It’s the right time for The Felice Brothers to change up their sound. The Catskills natives (including both actual brothers and honorary ones) made a successful name for themselves by tapping into the Americana roots-revival on a string of releases, one a year from 2006 to 2009 (plus a tour LP), mastering both the down home stomp and the stripped, old-timey elegy, harkening back to classic artists like Bob Dylan and The Band. But all that productivity belied something of a lack of evolution in sound – by the time of 2009’s Yonder Is the Clock (QRO review), the release was ‘another Felice Brothers record’, if another good one.
But 2009 also saw the departure of (actual) brother Simon Felice for his own The Duke & The King, and while the outfit still retained Felices Ian and James (QRO interview), along with bassist Christmas Clapton, washboardist/violinist Greg Farley, and drummer Dave Turbeville, it was time for a break and a shift. So 2010 saw no new Felice release, and this year’s Celebration, Florida eschews the romp for the sad, but also the ominous, and even introduces a tech element to the decidedly backwoods act. While it’s not as good as the greatest Felice, and the upbeat air is certainly missed, Celebration is a skilled change in a band that needed one.
That all being said, Felice fans (a notoriously tiresome bunch, older suburban types attempting to ape the countryside) probably will be disappointed that there’s no revival-stomp along the lines of traditional live favorite "I’m Saved" (QRO video); instead, the possibly ironically-titled Celebration (they’re not from Florida, either…) is slow & sad from start to finish, opener "Fire At the Pageant" to closer "River Jordan", mostly in empty dancehalls (such as "Fire" and "Back In the Dancehalls") or intimate tragedy (like "Jordan" and the Dylan-esque "Best I Ever Had"). Still, it’s a sound that the band has down pat, maybe best done in the piano ode/elegy "Oliver Stone", about the classic director in classic Felice fashion.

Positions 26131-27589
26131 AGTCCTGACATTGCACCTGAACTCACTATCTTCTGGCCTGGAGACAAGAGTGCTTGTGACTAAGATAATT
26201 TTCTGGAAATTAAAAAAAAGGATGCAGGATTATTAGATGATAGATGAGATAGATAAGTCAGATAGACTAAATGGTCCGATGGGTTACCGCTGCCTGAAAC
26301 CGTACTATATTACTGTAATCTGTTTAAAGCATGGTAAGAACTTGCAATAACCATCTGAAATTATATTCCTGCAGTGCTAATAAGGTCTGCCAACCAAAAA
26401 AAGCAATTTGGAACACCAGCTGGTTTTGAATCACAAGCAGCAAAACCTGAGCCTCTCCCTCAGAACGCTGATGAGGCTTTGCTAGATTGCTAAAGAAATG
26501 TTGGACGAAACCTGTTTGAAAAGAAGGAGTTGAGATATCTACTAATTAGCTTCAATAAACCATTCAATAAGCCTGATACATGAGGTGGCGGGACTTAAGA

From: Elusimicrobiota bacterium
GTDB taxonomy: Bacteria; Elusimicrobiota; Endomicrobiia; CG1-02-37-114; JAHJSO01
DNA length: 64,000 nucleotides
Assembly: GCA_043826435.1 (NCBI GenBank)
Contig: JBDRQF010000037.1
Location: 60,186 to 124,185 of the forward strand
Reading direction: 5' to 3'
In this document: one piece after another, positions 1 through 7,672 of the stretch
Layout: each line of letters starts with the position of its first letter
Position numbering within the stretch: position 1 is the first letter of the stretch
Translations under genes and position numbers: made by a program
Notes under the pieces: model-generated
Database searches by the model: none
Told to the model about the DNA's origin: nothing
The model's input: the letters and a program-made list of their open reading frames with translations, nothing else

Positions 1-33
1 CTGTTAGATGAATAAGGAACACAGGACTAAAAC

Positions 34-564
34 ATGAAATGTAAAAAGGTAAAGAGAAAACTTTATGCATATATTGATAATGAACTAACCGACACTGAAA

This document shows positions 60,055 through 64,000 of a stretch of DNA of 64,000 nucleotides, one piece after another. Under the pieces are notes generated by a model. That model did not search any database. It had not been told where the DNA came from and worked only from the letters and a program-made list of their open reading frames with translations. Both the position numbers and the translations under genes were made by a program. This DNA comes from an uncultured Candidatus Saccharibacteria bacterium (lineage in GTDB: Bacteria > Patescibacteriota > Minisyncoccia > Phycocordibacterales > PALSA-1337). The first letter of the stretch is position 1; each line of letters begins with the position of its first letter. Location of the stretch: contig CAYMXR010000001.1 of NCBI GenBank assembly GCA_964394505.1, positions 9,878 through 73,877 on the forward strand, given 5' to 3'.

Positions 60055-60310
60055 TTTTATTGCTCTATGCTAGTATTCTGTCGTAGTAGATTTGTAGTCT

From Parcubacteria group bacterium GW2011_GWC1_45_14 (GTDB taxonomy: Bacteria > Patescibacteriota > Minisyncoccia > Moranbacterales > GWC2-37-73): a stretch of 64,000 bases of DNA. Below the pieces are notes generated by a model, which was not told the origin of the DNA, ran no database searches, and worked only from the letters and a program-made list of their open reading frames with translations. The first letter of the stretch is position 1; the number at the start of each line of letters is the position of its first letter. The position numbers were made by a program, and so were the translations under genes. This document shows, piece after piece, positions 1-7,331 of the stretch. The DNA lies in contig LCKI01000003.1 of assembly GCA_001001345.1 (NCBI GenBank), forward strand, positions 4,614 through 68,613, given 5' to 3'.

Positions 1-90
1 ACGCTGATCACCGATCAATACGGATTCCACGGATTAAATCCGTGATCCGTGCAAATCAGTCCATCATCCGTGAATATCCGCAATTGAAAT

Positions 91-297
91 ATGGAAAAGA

The brothers Felice didn’t just take away, however, but also added on Celebration. Bringing in a tech-stop is something of a hot new thing these days (see Sufjan Stevens’ The Age of Adz – QRO review), but The Felice Brothers don’t overplay their hand or mess up their style, as the sounds are used largely for rhythm and percussion (aside from a few recorded interstitials). Indeed, the new sonics are used mostly to create an ominous air throughout the record, one that really helps differentiate this record from prior releases – "Honda Civic", for instance, feels like a subtle warning about the death of the dancehalls that previous Felice albums partied in.
The new styles mean that pieces struggle to stand out from each other on Celebration, but the record itself stands out from its predecessors – both cases far different from what the band has put out before. Certainly not a perfect shift – the upbeat Felice definitely needs to return – but a skilled one by a skilled band that needed a change.
MP3 Stream: "Honda Civic"